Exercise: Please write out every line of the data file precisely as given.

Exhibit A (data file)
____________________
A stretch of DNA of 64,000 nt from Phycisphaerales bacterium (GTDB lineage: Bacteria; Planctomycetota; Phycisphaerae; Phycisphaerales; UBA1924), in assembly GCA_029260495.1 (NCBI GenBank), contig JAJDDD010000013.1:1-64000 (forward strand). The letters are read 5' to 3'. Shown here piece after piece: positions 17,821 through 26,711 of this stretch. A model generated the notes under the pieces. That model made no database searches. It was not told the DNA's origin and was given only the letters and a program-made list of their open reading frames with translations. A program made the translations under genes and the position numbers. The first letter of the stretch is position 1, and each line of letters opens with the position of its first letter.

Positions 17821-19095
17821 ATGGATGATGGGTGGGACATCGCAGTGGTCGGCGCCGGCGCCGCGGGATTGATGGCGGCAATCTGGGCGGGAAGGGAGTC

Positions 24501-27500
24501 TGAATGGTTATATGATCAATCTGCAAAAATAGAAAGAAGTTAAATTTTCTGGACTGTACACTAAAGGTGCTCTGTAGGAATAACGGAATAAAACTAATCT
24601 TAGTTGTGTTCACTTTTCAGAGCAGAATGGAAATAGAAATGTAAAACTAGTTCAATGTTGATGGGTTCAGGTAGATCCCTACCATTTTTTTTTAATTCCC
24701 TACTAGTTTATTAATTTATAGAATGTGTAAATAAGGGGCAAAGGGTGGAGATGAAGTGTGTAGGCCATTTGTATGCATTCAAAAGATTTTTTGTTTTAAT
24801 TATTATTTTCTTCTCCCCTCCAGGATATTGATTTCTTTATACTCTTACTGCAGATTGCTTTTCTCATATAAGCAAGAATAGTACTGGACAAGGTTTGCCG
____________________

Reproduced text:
A stretch of DNA of 64,000 nt from Phycisphaerales bacterium (GTDB lineage: Bacteria; Planctomycetota; Phycisphaerae; Phycisphaerales; UBA1924), in assembly GCA_029260495.1 (NCBI GenBank), contig JAJDDD010000013.1:1-64000 (forward strand). The letters are read 5' to 3'. Shown here piece after piece: positions 17,821 through 26,711 of this stretch. A model generated the notes under the pieces. That model made no database searches. It was not told the DNA's origin and was given only the letters and a program-made list of their open reading frames with translations. A program made the translations under genes and the position numbers. The first letter of the stretch is position 1, and each line of letters opens with the position of its first letter.

Positions 17821-19095
17821 ATGGATGATGGGTGGGACATCGCAGTGGTCGGCGCCGGCGCCGCGGGATTGATGGCGGCAATCTGGGCGGGAAGGGAGTC

Positions 24501-27500
24501 TGAATGGTTATATGATCAATCTGCAAAAATAGAAAGAAGTTAAATTTTCTGGACTGTACACTAAAGGTGCTCTGTAGGAATAACGGAATAAAACTAATCT
24601 TAGTTGTGTTCACTTTTCAGAGCAGAATGGAAATAGAAATGTAAAACTAGTTCAATGTTGATGGGTTCAGGTAGATCCCTACCATTTTTTTTTAATTCCC
24701 TACTAGTTTATTAATTTATAGAATGTGTAAATAAGGGGCAAAGGGTGGAGATGAAGTGTGTAGGCCATTTGTATGCATTCAAAAGATTTTTTGTTTTAAT
24801 TATTATTTTCTTCTCCCCTCCAGGATATTGATTTCTTTATACTCTTACTGCAGATTGCTTTTCTCATATAAGCAAGAATAGTACTGGACAAGGTTTGCCG